Archive for category Radiology

[Abstract] The Structural and Functional Neuroanatomy of Post-Stroke Depression and Executive Dysfunction: A Review of Neuroimaging Findings and Implications for Treatment

Abstract

Post-stroke depression and executive dysfunction co-occur and are highly debilitating. Few treatments alleviate both depression and executive dysfunction after stroke. Understanding the brain network changes underlying post-stroke depression with executive dysfunction can inform the development of targeted and efficacious treatment. In this review, we synthesize neuroimaging findings in post-stroke depression and post-stroke executive dysfunction and highlight the network commonalities that may underlie this comorbidity. Structural and functional alterations in the cognitive control network, salience network, and default mode network are associated with depression and executive dysfunction after stroke. Specifically, post-stroke depression and executive dysfunction are both linked to changes in intrinsic functional connectivity within resting state networks, functional over-connectivity between the default mode and salience/cognitive control networks, and reduced cross-hemispheric frontoparietal functional connectivity. Cognitive training and noninvasive brain stimulation targeted at these brain network abnormalities and specific clinical phenotypes may help advance treatment for post-stroke depression with executive dysfunction.

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[ARTICLE] Simultaneous Transcranial Magnetic Stimulation and Functional Magnetic Resonance Imaging: Aspects of Technical Implementation – Full Text

The simultaneous transcranial magnetic stimulation (TMS) and functional magnetic resonance imaging (fMRI) offers a unique opportunity to non-invasively stimulate brain circuits while simultaneously monitoring changes in brain activity. However, to take advantage of this multimodal technique, some technical issues need to be considered/addressed. In this work, we evaluated technical issues associated with the setup and utilization of this multimodal tool, such as the use of a large single-channel radio frequency (rf) coil, and the artifacts induced by TMS when interleaved with the echo-planar imaging (EPI) sequence. We demonstrated that good image quality can be achieved with this rf coil and that the adoption of axial imaging orientation in conjunction with a safe interval of 100 ms, between the TMS pulse and imaging acquisition, is a suitable combination to eliminate potential image artifacts when using the combined TMS-fMRI technique in 3-T MRI scanners.

Introduction

The concurrent transcranial magnetic stimulation (TMS) and functional magnetic resonance imaging (fMRI) provides a non-invasive method for real-time evaluation of neuronal activity induced by TMS. It has the potential to identify brain areas of functional relevance to acute TMS, supporting causal brain connectivity and brain – behavior inferences across the entire brain (see Table 1). Therefore, it poses a step forward toward understanding the underlying mechanism of magnetic stimulation.TABLE 1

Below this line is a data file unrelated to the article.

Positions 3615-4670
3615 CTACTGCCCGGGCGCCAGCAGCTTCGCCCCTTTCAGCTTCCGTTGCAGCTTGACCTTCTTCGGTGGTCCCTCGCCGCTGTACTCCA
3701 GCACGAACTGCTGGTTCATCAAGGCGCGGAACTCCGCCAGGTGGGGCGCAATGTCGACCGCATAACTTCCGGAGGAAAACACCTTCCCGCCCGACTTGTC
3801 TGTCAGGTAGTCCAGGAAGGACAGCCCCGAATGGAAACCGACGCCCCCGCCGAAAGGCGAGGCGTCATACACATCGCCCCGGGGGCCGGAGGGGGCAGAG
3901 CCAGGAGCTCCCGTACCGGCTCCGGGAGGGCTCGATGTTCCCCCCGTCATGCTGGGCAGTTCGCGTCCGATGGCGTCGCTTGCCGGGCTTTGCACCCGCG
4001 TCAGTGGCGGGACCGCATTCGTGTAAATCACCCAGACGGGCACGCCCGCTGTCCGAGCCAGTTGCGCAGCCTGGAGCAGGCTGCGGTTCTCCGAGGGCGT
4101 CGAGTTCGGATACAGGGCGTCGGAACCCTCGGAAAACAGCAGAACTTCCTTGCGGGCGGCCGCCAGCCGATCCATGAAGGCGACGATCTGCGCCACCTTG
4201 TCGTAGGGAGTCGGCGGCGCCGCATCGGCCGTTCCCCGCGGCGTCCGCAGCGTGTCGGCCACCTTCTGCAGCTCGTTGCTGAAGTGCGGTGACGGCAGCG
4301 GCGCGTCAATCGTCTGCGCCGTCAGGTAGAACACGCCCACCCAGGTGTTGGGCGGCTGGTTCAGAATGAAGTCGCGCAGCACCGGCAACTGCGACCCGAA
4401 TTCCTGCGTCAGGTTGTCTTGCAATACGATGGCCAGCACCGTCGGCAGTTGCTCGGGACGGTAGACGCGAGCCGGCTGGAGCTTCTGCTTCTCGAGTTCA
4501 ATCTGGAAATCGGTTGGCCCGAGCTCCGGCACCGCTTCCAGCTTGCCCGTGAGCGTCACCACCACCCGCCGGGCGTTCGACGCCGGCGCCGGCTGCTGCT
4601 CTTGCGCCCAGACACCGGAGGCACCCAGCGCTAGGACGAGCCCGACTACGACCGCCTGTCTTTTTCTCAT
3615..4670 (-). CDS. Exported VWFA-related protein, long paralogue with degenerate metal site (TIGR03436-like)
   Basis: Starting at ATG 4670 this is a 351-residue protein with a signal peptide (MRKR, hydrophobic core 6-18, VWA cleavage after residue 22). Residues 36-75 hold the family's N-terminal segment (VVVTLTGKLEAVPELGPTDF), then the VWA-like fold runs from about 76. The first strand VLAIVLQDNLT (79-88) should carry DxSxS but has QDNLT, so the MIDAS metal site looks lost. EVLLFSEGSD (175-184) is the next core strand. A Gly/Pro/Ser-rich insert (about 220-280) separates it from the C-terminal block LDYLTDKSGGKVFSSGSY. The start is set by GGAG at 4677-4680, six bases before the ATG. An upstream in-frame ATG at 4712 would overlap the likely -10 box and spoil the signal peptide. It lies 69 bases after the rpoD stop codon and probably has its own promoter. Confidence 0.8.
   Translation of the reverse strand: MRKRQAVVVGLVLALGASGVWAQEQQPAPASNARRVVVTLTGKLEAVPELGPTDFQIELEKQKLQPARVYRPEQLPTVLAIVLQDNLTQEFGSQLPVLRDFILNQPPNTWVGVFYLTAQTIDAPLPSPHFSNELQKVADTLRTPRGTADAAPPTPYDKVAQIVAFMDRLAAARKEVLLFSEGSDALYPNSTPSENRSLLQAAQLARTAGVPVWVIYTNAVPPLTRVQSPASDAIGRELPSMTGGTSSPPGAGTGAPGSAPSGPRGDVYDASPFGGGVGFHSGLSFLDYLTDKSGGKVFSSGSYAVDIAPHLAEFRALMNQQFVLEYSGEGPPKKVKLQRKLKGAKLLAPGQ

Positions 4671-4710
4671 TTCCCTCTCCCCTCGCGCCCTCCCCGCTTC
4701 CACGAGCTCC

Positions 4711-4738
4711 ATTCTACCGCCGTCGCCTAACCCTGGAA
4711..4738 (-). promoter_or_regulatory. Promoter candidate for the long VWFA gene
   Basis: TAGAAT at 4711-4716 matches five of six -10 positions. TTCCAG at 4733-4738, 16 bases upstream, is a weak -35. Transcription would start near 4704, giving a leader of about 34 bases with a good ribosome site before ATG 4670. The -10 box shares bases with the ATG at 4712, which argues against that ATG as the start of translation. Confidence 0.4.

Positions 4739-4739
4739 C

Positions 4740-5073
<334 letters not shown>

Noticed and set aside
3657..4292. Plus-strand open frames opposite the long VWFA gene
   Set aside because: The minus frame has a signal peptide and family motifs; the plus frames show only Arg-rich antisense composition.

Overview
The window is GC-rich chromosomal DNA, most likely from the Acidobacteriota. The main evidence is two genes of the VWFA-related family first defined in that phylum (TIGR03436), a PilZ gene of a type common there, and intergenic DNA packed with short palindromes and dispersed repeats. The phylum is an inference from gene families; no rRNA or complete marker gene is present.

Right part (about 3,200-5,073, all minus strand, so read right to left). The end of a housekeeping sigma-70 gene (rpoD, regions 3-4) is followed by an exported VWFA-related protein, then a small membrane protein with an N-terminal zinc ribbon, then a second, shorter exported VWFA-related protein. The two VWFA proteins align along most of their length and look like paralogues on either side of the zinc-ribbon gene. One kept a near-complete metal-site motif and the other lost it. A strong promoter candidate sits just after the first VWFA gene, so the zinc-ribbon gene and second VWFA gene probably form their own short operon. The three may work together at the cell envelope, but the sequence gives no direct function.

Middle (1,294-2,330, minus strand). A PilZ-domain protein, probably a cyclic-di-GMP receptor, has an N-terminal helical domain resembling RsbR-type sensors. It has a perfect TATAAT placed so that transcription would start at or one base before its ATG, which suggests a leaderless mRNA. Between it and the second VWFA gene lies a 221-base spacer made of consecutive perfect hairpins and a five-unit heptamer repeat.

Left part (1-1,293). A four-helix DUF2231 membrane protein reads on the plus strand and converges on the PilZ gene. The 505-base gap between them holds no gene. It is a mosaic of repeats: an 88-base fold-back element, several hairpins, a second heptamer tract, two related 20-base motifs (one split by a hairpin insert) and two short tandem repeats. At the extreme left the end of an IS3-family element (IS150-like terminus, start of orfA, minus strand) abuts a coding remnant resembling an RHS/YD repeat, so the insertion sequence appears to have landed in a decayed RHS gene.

Table 1. A summary listing some of the previous TMS-fMRI work.

However, before taking advantage of this multimodal technique, some technical difficulties (Bohning et al., 1998Bestmann et al., 2003aWeiskopf et al., 2009Bungert et al., 2012Navarro de Lara et al., 2017) need to be addressed. A full assessment on passive (presence of a TMS coil) and active (during magnetic stimulation) image artifacts induced by TMS have been previously reported (Bestmann et al., 2003a), in which one of the first MRI compatible TMS coils, developed by Magstim, was used, and images were acquired on a 2-T scanner. Although new MRI-compatible TMS coils have been developed, 3-T scanners have become the primary imaging research tool, and imaging software and hardware have advanced significantly in recent years; only brief assessments have been reported lately on either passive (Bungert et al., 2012Navarro de Lara et al., 2017) or active (Navarro de Lara et al., 2017) TMS-induced image artifacts. Therefore, a comprehensive evaluation on the use of this multimodal tool in its current state is needed.

In this work, we aim to provide an update on the technical aspects of this multimodal tool based on the latest developments of the MRI and TMS techniques. Due to the lack of inner space from most multichannel radio frequency (rf) coils, whole brain imaging acquisition may only be achieved using single-channel birdcage rf coils when combined with TMS; therefore, imaging quality associated with the use of a birdcage rf coil was accessed. Potential image artifacts (passive and active) induced by the latest version of an MRI-compatible TMS coil, on images acquired with echo-planar imaging (EPI) sequences, at a 3-T Prisma Siemens scanner, were also evaluated. Our work demonstrated that this multimodal technique can be easily used when these technical issues are addressed.

Methods

Phantoms and Human Participant

Two phantoms were used in the study to assess quality of images acquired from two rf coils, as well as passive and active image artifacts in the TMS-MRI setup: